14. On the first day of school, my teacher gave to me . . . (like the Twelve Days of Christmas, go to different days)
15. Write the ABC's describing yourself using short phrases for each letter. By the same token, use the ABC's to write about dogs, etc.)
16. Here are the answers; you write at least five questions that would fit:
"under the bed, in a minute, yes, no, in the morning, at night, etc."
17. Draw an object such as an apple, pumpkin, star, etc. then write words that relate to it inside.
18. Use Alpha Bits Cereal - give each group of two children a large handful, and see which group can spell the longest list of words of 3 or more letters
19. Use shaving cream - spray on desk and allow children to smooth all around just like finger paint, then give them spelling words to write in the shaving cream. The children love this activity and once the desks are washed, the room has a wonderfully clean smell and the desks are clean!) This technique can also be used for doing math problems!
20. Give everyone a classmate's name on a piece of paper. Write a short description of that person. Read aloud and see if children can guess who it is.
21. Find a short article in the newspaper. Cut off the headline and have children write their own. (great support for main idea)
22. Write a nine word sentence in which "animal" is in the fifth position.
(any word may be substituted in any position)
23. Write a sentence that has at least 4 "t's. (or any other letter)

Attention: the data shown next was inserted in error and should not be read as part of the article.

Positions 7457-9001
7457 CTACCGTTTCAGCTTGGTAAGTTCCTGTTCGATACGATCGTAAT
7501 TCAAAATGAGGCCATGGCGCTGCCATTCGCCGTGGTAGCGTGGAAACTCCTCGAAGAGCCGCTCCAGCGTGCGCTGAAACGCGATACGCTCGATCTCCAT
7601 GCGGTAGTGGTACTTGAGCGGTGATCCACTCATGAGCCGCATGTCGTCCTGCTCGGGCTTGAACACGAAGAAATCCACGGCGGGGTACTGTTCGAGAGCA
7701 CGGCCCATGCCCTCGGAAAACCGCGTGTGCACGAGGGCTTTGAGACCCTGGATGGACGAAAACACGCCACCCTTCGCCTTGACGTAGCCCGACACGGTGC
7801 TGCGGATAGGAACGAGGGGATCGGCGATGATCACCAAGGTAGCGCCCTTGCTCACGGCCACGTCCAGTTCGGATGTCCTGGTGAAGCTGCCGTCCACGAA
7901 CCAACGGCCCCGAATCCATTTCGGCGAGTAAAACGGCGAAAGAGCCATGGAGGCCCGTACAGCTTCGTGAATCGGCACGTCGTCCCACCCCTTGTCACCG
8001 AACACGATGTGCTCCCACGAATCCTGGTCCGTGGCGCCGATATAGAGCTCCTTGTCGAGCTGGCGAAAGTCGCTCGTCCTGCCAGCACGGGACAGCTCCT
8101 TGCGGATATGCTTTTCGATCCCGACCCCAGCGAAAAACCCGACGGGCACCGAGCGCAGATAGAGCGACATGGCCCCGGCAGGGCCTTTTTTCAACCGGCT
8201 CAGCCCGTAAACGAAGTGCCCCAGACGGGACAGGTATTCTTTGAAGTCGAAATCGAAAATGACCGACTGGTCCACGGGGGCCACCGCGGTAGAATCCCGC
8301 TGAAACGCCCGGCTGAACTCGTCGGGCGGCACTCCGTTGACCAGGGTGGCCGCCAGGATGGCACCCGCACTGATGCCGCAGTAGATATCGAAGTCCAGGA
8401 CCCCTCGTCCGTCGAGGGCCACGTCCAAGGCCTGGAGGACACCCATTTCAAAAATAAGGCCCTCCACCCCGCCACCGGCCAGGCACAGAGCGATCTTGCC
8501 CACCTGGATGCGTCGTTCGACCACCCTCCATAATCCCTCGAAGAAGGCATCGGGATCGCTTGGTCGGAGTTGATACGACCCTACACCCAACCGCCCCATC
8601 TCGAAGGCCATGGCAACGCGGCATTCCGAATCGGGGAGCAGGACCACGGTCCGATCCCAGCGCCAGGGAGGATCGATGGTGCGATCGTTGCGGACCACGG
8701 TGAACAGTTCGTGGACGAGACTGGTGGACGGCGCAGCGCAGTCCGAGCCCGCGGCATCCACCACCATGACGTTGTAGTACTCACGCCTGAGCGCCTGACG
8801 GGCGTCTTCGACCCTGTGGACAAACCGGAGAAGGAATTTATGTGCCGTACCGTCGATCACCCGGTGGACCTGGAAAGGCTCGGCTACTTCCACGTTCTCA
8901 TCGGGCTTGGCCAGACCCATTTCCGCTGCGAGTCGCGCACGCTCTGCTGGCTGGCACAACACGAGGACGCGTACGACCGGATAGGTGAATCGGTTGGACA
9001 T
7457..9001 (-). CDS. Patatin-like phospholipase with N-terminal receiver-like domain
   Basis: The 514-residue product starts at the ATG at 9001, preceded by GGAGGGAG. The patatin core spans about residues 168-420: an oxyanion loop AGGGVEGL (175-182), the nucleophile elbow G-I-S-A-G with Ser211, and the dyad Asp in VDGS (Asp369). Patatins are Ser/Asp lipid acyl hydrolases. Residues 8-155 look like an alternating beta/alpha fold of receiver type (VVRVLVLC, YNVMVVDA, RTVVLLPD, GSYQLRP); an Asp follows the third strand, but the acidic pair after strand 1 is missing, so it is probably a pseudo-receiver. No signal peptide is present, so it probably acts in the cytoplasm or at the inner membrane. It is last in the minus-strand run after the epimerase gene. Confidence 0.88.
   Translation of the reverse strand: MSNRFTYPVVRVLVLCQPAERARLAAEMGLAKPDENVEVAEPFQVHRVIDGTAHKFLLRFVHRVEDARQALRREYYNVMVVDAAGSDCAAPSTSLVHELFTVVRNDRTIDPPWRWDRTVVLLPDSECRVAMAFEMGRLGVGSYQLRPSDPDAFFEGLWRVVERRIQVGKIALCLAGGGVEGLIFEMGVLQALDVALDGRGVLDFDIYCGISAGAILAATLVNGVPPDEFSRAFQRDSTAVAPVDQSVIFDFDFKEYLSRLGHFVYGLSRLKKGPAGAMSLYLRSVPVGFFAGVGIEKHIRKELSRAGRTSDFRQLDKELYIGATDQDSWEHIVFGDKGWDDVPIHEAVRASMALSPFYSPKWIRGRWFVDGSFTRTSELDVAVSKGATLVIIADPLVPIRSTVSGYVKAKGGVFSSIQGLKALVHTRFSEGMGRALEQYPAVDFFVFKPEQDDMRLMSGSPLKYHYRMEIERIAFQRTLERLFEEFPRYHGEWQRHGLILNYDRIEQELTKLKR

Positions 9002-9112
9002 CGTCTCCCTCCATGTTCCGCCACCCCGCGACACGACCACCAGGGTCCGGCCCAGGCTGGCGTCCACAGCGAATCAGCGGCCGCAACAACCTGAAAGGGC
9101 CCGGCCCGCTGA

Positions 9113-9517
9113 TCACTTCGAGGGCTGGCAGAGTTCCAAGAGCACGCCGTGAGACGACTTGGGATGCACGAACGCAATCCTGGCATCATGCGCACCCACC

24. Write one word on the chalkboard. Have children write a paragraph using that word. Give them a five minute time limit.
25. Write three letters on the chalkboard such as "m,p, and h" and use them as beginning letters of words to be used in sentences. They may be used in any order with additional words added. Mary's puppy had a new collar. My horse pranced through the gate. Practice makes Haley a better student.
26. Practice spelling words using colored chalk on black construction paper.
27. Make up some secret codes.
28. Help! On the overhead write a sentence or paragraph for children to find mistakes in grammar, punctuation, and spelling. Allow them to correct on the overhead. (Kids love to use the overhead!)
29. Find short articles in newspapers and have students work in small groups to underline all the adjectives, circle all the verbs, etc.
30. Design a bumper sticker with a message that is important to you.
31. Write a tongue twister.
32. Write a friendship recipe including ingredients that you think are important. They may include such items as 1 cup of honesty, 1/2 c. of generosity, 1 Tbs. of enthusiasm, etc.